Our tour of the city includes the public baths which are much more liberal then traditional hammams. There is a section for men and one for women, but once in our respective areas, everyone is naked and washing up. Later on, Zikica introduces us to Katie and Eric. An American couple from Cincinnati. She is here on a scholarship and he's just chilling out but that wasn't always the case. Eric used to have the toughest job in the world: Commercial fishing in Alaska. Spending ten months out at sea on a small fishing boat. Working 14 hour shifts hauling crab traps out of three degree water onto a frozen deck. He shows me some video that makes our cycling journey look like a walk to the corner store. They too offer us all the hospitality anyone could wish for. Michèle and I want to thank Katie, Eric, Zikica and his family for everything they did for us.
Our next and final destination is Thessaloniki in Greece. When it's time to leave Stip, Zikica rides with us till it's time to say goodbye.
Because we decided to ride to Thessaloniki, our journey home seems way longer than it actually is. The final day is a ride that I would rather forget. Looking at Google maps, we thought that we would be able to ride on secondary roads. But after getting lost several times, we opted for the main road which ends up on a three lane highway for the last ten kilometres. Setting the stage for the mother of all infernal rides. Being the only way into the city, we bite the bullet and hopefully not the hood of a car. Like modern day water torture, cars whiz by us. One per second. Still emotionally fragile, Michèle has a break down every kilometre. Eventually, the traffic slows down and we get to the city centre. But we're not at the finish line yet. We now have to navigate through the streets of the old city in order to get to where we will be spending the next few days. We ask several people for directions without much success until a university student name Alex spends a good half an hour explaining the way to our destination. Despite the map looking like the blue prints of the brain, we find a way that is easy to follow. The map shows pedestrian sections. Turns out they're staircases. Our host lives at the highest point in Thessaloniki. We have to push our bikes up the hill and carry them up the stairs. Several times I contemplate getting a hotel room but I kept having the feeling that if we make it, then everything else would fall into place. At the top, we borrow somebody's cell phone to call our host because we can't find her place. Finally, she comes and meets us. It was like an angel coming down from the heaven to take us away from our suffering. At her apartment, Zoe makes us dinner. Giddy from the exhaustion, we pass out on her couch.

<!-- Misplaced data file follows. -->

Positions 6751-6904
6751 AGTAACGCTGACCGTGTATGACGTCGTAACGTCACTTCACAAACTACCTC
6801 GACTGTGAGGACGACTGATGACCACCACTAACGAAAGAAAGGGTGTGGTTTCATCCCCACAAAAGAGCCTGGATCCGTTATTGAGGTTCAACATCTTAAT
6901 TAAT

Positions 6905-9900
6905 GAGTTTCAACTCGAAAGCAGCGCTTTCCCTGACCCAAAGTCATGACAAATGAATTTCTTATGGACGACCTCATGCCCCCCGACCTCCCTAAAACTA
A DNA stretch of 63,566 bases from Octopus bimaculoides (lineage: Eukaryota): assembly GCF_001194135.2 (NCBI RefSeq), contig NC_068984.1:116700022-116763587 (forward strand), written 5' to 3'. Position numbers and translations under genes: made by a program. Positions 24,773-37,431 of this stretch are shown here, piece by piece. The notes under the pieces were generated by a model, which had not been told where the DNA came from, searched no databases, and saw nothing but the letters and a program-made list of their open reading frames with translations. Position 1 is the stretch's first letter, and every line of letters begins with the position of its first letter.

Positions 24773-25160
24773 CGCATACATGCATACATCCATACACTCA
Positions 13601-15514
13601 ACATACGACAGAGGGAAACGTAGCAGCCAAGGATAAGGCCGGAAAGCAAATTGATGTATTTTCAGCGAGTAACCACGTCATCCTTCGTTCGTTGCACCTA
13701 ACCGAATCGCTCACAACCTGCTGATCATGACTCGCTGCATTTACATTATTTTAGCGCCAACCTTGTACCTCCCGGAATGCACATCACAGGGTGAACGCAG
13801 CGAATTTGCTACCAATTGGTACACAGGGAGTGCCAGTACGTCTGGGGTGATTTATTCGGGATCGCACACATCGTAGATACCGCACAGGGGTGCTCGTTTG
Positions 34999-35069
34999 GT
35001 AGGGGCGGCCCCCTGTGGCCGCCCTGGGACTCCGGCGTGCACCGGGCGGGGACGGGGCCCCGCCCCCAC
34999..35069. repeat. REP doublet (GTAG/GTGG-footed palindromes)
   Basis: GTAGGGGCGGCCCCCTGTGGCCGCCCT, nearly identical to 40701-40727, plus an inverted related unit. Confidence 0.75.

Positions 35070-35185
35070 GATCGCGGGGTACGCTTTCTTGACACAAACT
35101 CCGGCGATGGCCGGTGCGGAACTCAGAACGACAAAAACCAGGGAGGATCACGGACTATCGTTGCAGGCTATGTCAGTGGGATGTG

The next day, the hunt is on for boxes to pack our stuff. Lucky for us, Thessaloniki has a garbage strike. So, there's plenty of choice. Later on, we meet with Konstantinos, a friend of Zoe's. He's the one that originally got us in contact with her. He shows up with two bike boxes. One less thing to stress about. Once packed, both he and Zoe give us a lift to the airport. Thanks guys, you really made our trip so much easier.
At the airport we wait till 2:30 in the morning to go to the checkin counter. The agent is half asleep. So much so that he forgets to charge us the 300 euros to put our bikes on the plane. What a bonus! The rest of the flight goes without a glitch (aside from the 5 Euro coffee at the Zurich airport). In Montreal, our bikes arrive without a scratch on them. The sun is shining and a tail wind pushes us all the way to our friends place where we will be staying. I guess my hunch was right to keep pushing to the top of the hill. Everything did fall into place.
My Mom's health had been in steady decline for years. So I kind of knew, when I said goodbye to her before Benoit and I left on this trip almost a year ago, that it would be the last time I saw her alive. That made our departure even more difficult. However I was encouraged by the thought that my Mom would want me to fulfil my dreams of travel. In fact, I believe she would have been mad at me if I hadn't left. I would think of her often as I pedalled along. How much she would have loved the journey I was on, with every day bringing new discoveries to all my senses. In my emails to her, I tried to capture those experiences in words so that she could armchair-travel with me. Even though I knew my Mom's death was imminent, and would be a relief to her to be free of the pain of illness, it was a shocking blow when I heard the news that she had died. For some silly reason, I thought that I would have been more prepared somehow. I wasn't expecting to feel as overwhelmingly sad as I did, and more surprising, that all the strength would go out of my legs. Forget pedalling, I was even shaky walking down a flight of stairs. I was so grateful to have the quiet calm of the monastery in Negotino where we could rest for a few days as I dealt with the chaos of emotions and memories. It comforted me also to see continuity of life in the form of a brand new litter of puppies from the monastery's dog. How Benoit and I got from Negotino to Thessaloniki is almost all a blur, a slow-motion ride that seemed to last an eternity in my mind but that took only a week in reality. What stands out crystal clear against the blur are the people who showed us such extraordinary kindness as Benoit and I prepared to make our way home to Canada. My heartfelt thanks to Zikica and his family, Eric and Katie in Stip; Zoe, Konstantinos and Giorgos the neighbour in Thessaloniki. It was as if we were held aloft by their helping hands. I felt the need to be home, and to help my family in preparing a memorial for our Mom. After saying a proper goodbye, I hope the strength will return to my legs and the motivation to continue our travels. I know that is what my Mom would want. I can almost hear her now, saying, "Pack me in your bags and take me with you."
All our photos from Macedonia are here. All our photos from Greece are here.